Canadian Employment Law Today

May 28, 2014

Focuses on human resources law from a business perspective, featuring news and cases from the courts, in-depth articles on legal trends and insights from top employment lawyers across Canada.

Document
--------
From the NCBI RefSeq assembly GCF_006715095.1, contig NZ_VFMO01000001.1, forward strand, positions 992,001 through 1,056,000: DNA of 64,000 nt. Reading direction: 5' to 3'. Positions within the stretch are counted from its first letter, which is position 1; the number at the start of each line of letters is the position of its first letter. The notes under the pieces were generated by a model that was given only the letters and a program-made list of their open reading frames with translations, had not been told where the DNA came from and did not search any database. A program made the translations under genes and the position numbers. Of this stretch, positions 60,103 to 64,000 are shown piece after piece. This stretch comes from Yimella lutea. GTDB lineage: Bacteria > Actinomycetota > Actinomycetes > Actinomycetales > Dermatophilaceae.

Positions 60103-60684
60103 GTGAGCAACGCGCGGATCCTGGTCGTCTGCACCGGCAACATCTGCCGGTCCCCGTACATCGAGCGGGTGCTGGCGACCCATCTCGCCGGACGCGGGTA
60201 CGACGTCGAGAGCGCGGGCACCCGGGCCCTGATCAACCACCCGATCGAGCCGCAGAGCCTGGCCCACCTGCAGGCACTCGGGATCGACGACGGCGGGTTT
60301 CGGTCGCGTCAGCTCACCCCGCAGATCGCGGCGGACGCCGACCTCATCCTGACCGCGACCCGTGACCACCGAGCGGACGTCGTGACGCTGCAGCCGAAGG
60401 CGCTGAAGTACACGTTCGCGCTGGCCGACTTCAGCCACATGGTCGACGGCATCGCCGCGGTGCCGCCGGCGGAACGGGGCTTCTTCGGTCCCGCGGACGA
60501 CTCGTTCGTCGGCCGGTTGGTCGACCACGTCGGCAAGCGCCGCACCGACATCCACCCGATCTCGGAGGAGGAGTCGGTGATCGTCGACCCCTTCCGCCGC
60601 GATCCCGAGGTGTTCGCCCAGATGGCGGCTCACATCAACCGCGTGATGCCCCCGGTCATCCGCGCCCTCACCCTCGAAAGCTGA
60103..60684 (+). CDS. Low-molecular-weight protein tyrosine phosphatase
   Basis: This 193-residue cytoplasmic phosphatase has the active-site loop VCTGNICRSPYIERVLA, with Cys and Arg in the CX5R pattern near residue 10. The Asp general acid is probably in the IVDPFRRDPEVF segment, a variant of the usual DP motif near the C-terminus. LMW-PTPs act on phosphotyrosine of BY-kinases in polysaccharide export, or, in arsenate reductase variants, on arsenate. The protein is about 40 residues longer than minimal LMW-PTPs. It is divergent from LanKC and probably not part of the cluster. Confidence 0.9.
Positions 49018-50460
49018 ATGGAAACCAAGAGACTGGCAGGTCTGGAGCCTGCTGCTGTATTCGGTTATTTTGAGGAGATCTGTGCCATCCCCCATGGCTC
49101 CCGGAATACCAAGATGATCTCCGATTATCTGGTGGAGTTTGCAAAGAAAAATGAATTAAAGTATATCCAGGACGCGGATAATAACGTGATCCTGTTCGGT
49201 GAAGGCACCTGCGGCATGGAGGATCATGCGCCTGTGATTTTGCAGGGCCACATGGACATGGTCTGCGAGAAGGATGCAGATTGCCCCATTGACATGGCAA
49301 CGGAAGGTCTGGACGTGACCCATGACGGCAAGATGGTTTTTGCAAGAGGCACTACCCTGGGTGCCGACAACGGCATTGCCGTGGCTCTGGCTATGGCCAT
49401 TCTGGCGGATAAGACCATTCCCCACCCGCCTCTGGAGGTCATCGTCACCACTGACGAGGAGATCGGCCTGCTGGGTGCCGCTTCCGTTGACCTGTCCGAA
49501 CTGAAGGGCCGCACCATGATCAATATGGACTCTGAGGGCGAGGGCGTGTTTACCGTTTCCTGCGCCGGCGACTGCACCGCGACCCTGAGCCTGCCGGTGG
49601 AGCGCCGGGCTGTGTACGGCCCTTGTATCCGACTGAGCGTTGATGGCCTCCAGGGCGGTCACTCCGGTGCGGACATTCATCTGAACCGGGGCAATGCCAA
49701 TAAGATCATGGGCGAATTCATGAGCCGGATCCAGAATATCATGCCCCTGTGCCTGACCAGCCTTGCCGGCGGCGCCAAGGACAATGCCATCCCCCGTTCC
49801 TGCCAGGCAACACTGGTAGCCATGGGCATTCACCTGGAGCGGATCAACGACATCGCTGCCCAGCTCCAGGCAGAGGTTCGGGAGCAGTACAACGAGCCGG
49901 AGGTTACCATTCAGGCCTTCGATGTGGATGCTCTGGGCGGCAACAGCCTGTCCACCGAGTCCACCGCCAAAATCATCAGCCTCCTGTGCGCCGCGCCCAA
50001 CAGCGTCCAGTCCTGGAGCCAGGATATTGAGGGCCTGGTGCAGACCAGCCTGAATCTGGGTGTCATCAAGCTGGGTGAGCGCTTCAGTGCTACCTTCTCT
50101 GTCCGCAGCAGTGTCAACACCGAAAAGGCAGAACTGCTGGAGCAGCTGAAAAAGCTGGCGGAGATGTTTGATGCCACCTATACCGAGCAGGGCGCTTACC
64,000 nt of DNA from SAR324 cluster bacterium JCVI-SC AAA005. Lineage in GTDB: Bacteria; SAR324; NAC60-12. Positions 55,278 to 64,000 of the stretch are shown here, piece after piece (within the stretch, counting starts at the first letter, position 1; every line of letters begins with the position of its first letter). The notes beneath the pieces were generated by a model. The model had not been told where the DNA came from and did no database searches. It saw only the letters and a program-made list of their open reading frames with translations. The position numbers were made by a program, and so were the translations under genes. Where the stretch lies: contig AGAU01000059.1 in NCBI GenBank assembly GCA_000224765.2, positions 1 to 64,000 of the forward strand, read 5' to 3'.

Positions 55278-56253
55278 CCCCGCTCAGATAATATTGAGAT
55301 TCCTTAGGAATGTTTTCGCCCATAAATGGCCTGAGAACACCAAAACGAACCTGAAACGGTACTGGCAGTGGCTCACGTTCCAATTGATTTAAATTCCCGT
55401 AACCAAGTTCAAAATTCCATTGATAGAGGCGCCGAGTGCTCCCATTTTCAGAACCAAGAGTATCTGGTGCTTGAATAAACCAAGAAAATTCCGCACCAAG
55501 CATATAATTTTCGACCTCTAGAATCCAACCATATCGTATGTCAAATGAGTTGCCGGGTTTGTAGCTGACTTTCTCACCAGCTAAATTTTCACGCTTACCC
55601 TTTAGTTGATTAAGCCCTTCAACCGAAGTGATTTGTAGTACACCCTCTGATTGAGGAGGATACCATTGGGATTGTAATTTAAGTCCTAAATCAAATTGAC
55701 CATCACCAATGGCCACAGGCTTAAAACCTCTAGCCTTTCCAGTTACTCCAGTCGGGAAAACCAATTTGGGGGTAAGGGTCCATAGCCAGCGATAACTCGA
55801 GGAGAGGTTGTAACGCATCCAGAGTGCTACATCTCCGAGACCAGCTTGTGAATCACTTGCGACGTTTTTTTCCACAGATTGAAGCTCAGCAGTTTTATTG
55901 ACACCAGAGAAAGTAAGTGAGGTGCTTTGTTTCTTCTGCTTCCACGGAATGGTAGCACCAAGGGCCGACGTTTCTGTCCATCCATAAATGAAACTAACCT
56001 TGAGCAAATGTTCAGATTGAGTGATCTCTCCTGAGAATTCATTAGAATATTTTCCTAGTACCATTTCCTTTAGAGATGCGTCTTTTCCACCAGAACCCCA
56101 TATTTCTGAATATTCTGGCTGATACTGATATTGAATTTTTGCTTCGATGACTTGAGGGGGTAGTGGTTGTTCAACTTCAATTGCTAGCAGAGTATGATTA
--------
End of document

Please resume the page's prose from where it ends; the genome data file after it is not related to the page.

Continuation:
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with Colin Gibson Ask an Expert HARRIS AND COMPANY VANCOUVER Have a question for our experts? Email Have a question for our experts? Email Canadian HR Reporter, a Thomson Reuters business 2014 2 | | May 28, 2014 May 28, 2014 Sick Leave and WCB Claims QUESTION: One of our employees was injured at work and submitted a workers' compensation claim. The employee then gave us a medical note and requested paid sick leave. Does an employer have the right to turn down a sick leave claim when an employee has been injured at work? Should the employer accept medical documentation from an employee if workers'compensation is being sought? ANSWER: An employee's right to paid sick leave will be determined by the terms of the applicable employment contract or collec- tive agreement. If an employee is injured at work, she may be entitled to receive paid sick leave pending adjudication of her workers' compensation (WCB) claim. If the WCB claim is subse- quently accepted, the employer should be able to obtain reimbursement of the sick leave it has paid out. Where an employee goes off on sick leave, the employer will, in most cases, be entitled to request medical evidence to support the employee's need to take time off work and claim paid sick leave. Employers are entitled to request certain types of medical information from employ- ees, where such information is needed for the employer to manage its business. Of course, an employer's right to request medi- cal information in a particular situation will be subject to the provisions of the applicable legislation, as well as any collective agree- ment, employment contract or policy. In de- termining the scope of an employer's right to request medical information, arbitrators, courts and adjudicators will seek to strike a reasonable balance between the employer's business needs and employee's privacy. What sort of medical information can an employer ask for? e normal threshold is for employees to provide suffi cient infor- mation to demonstrate that their absence is bona fi de or their recovery is suffi cient to permit them to return to work. e authori- ties generally agree an employer can proper- ly require an employee to provide a medical certifi cate describing: • the general nature of her illness or disabil- ity • the prognosis • the expected date when the employee will be fi t to return to work • any limitations or restrictions the employ- ee will be under upon her return • in the case of a return to work, evidence that the employee is fi t to return to her du- ties. Where the employee is seeking an ex- tended sick leave, the employer may be en- titled to seek the following additional infor- mation: • confi rmation the attending physician's opinion is based on a current examination of the employee • information as to whether a treatment plan has been prescribed for the employee and whether that plan is being followed • information concerning medical follow ups • expected capabilities upon return to work. In most cases, an employer will not be permitted to request information regard- ing the employee's specifi c diagnosis. e arbitral authorities make it clear an em- ployer must provide compelling evidence to demonstrate the reasonableness of such a request. Where medical information is sought, employers must be mindful of their obliga- tions under the applicable federal or provin- cial privacy statutes, which impose limits on the collection, use and disclosure of person- al information in the public and private sec- tors. In addition, workers' compensation, employment insurance, pension and hu- man rights legislation may contain specifi c obligations with respect to the confi dential- ity and privacy of personal information. Under these statutory regimes, medical information is generally considered to be one of the most sensitive types of personal information. e principles underlying privacy legislation are based on the same themes evident in the arbitral jurisprudence on employee medical information, such as consent, reasonableness of purpose, limited disclosure and balancing of interests. British Columbia's Personal Information Protection Act, for example, allows private sector employers to collect and use employ- ee personal information (including medical information) without an employee's con- sent if that information is necessary for "the purposes of establishing, managing or ter- minating an employment relationship be- tween the organization and the individual". Employers are required to give employees notice of the use they intend to make of an employee's personal information. Where information is highly sensitive, employers should be prepared to justify their collec- tion and use of medical information in rela- tion to the requirement that it is necessary for the administration of the employment relationship. Generally, only those persons who are involved in determining whether sick leave benefi ts should be granted or those who are in charge of deciding whether an employee may return to work should be entitled to review an employee's medical information, such as details on the employee's condition. e employer must also ensure that all med- ical information is secured and protected from unauthorized access or disclosure. Public opposition to union organizing QUESTION: Can an employer publicly oppose a union organizing drive without interfering with the employees' right to organize? ANSWER: Labour relations statutes in all Canadian jurisdictions contain unfair la- bour practice provisions that are designed to prevent employers from interfering in union organizing campaigns at their workplace. Employers are prohibited, for example, from dismissing or disciplining employees because they have engaged in union activities or from using coercion or intimidation to persuade employees to op- pose unionization. Having said that, employers are not re- quired to remain completely silent during union organizing campaigns. All Canadian labour statutes give employers at least some ability to communicate with their employ- ees while union organizing is underway. However, the nature and extent of an em- ployer's communication rights vary be- tween provinces. In British Columbia, the Labour Rela- tions Code was amended in 2002 to broaden an employer's right to express its views dur- ing certifi cation and decertifi cation cam- paigns. While coercion and intimidation are still prohibited, B.C. employers now have an expanded right to communicate their opin- ions about union representation. In Conver- gys Customer Management Canada Inc. v. B.C.G.E.U., the B.C. Labour Relations Board stated: "Taken as the whole, the Legislature's amendments to sections 2, 6(1) and 8 re- fl ect important judgments about the abil- ity of employees to make free choices about union representation, despite attempts to infl uence their decision-making through the expression of views that are not coercive or intimidating. e amendments refl ect the confi dence that a reasonable employee can make inquiries and assess these views, knowing that most often, their employer will view their participation in a union and collective bargaining as contrary to the em- ployer's self-interest. Hence, the expression of non-coercive or non-intimidating views CONSIDERATION on page 6 »